by ʇolɐǝz ǝɥʇ qoq

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I have a Canon 400D I am quite happy with it, the maximum ISO and resolution though leave something to be desired when I use more up-to-date cameras. I recently bought a Sony nex-5 to have a portable back-up. It is portable, but not really pocketable. It has an incredible burst rate, though it lacks good lenses and I really prefer canon's raw format, because of canon's excellent raw editing software.

I have two good lenses; the Sigma 50mm 1.4 and the Canon 28mm 1.8. I can use these manually on the Sony nex with an adapter I have.

I am thinking about selling one of them and getting a Canon 550D or 600D. I know both these cameras have pretty slow burst rates. Oh well, both my 400D and Nex are very fast. So which should I sell?

  • If I sell the Sony, I'll be able to use both my lenses in auto-focus and keep a continuous Canon RAW workflow.

  • If I sell the 400D I'll have two modern High ISO cameras to work with but my Sony will have to be focused manually.

Thank you guys!

share|improve this question
Possible duplicate of When should I upgrade my camera body? – inkista Mar 6 at 5:45
up vote 5 down vote accepted

Just from personal experience, I suggest grabbing either the 550D or 60D and selling the Sony. (If I had my preference, I'd keep the Sony too, though.) Reasons:

  • Same lenses, similar capabilities (no manual focus)
  • Use existing workflow
  • Use existing knowledge of how Canon cameras work (important, IMNSHO. It is critical that you can use your camera without having to always look for the buttons!)
  • Good backup to your new Canon.

Personally, I have two Canon bodies (450D and 500D) with some sweet glass on them, and then my Olympus E-P1 for more casual/vacation shooting. I love both systems, and both can produce fine images, but the glass available for Canon (or other dSLRs) is fantastic, and I won't part with it, especially since I already have it. ;-)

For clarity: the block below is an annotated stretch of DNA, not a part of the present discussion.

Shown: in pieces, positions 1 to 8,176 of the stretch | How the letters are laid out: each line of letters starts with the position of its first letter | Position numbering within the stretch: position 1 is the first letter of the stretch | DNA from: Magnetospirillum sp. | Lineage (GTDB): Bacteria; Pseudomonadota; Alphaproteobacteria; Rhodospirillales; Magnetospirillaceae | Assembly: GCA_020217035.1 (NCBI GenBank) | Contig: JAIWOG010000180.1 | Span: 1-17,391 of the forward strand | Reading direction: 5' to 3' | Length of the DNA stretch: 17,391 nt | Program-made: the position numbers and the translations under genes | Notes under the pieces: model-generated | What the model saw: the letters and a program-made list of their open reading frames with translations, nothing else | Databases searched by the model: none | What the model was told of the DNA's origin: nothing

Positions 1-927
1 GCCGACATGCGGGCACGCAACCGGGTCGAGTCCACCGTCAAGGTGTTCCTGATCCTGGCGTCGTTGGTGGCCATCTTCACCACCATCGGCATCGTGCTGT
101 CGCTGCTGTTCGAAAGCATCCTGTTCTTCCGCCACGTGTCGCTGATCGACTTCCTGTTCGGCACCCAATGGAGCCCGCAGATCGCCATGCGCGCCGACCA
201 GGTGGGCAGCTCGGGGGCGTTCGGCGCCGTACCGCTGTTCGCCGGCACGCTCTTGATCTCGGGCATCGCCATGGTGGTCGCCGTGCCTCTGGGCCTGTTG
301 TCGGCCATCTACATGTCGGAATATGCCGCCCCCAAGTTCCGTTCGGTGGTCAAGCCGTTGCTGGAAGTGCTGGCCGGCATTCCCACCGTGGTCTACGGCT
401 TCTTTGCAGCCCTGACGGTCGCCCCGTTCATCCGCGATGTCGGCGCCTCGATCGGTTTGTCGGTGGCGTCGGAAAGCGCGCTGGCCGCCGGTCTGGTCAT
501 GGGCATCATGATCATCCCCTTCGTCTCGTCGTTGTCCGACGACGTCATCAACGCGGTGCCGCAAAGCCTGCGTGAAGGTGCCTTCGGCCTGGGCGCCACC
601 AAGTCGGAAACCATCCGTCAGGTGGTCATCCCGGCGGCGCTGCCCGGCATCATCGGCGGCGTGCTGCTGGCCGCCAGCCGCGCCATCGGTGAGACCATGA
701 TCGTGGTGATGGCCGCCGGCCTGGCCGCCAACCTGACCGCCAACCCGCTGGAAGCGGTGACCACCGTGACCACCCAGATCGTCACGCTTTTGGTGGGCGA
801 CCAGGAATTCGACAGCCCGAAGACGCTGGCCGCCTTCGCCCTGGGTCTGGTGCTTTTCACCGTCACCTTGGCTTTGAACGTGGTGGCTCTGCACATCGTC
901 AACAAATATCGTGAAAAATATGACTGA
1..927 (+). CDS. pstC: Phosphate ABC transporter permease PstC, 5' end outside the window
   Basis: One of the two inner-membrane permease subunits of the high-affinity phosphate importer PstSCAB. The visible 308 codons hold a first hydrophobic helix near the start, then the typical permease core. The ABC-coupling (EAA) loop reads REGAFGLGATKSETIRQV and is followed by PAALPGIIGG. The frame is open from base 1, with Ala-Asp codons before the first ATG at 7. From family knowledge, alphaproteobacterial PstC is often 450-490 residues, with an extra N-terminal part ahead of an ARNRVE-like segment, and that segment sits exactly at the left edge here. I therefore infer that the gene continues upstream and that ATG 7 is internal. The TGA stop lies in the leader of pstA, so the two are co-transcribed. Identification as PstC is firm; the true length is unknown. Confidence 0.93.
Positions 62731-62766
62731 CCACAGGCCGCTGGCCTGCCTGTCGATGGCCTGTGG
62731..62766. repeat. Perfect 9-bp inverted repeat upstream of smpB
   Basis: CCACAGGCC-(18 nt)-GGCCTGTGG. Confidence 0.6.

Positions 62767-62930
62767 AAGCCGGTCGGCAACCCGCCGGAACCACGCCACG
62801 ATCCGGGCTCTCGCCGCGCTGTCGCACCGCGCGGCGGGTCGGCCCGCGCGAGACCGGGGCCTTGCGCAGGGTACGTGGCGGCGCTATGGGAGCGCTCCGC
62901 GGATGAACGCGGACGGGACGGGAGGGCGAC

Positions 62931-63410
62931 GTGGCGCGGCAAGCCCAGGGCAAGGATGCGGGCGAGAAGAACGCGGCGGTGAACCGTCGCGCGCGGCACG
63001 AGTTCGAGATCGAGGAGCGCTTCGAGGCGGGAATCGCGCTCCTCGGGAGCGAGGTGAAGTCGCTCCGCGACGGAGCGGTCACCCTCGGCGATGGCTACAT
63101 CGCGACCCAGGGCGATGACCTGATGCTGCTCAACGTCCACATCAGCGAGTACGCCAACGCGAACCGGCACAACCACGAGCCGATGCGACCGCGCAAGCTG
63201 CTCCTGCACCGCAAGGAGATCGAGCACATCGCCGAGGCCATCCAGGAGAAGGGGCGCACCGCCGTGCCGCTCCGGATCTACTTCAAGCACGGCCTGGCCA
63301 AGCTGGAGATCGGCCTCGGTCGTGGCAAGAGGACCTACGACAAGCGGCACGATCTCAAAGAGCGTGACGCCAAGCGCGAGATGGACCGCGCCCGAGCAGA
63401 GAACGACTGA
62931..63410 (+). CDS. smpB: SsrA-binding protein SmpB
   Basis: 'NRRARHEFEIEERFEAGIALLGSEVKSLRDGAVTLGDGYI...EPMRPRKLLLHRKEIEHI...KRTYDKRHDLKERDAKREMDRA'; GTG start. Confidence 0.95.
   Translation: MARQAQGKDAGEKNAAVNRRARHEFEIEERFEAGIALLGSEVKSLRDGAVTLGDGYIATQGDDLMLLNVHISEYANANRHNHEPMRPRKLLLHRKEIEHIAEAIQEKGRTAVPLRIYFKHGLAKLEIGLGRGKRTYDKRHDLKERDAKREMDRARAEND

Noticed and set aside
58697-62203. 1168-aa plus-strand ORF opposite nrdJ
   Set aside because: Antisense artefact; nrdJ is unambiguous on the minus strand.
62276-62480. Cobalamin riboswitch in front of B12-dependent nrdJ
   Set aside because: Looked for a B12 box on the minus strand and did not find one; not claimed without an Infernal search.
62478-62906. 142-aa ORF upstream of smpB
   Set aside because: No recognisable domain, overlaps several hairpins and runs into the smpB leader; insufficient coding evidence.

I've done enough manual focus work to know that in fast situations that it, to me anyway, would be annoying. I'd rather have AF than none at all, especially since my eyes will frequently lie to me if something is or isn't in focus (Contacts + astigmatism. Diopter adj helps, but not completely).

If you can, keep them all; but if keeping the same lenses (with the same capabilities) and the same workflow is important, then get another Canon and sell the Sony.

(Side point: Note that your adapter is going to require the use of your Canon-mount lenses wide-open. Which means your 50mm is always at 1.4, and your 28 is always at 1.8. Not the sharpest point of either lens, and likely not always what you're after in terms of DoF. Some lenses will let you stop down manually -- perhaps the Sigma does -- don't know though. Canon lenses rarely do, however, so that is also a point to think about.)

share|improve this answer
Very true points, I am now convinced to buy a 550D or 600D. Jut for your information if you take a lens off while the camera is ON it will keep its current aperture. So I have my lenses usually upped a step before I use them on the Sony, to avoid the softness : ) – Mohammad May 28 '11 at 22:04
I ended buying a 60D thanks! – Mohammad Jun 30 '11 at 13:26

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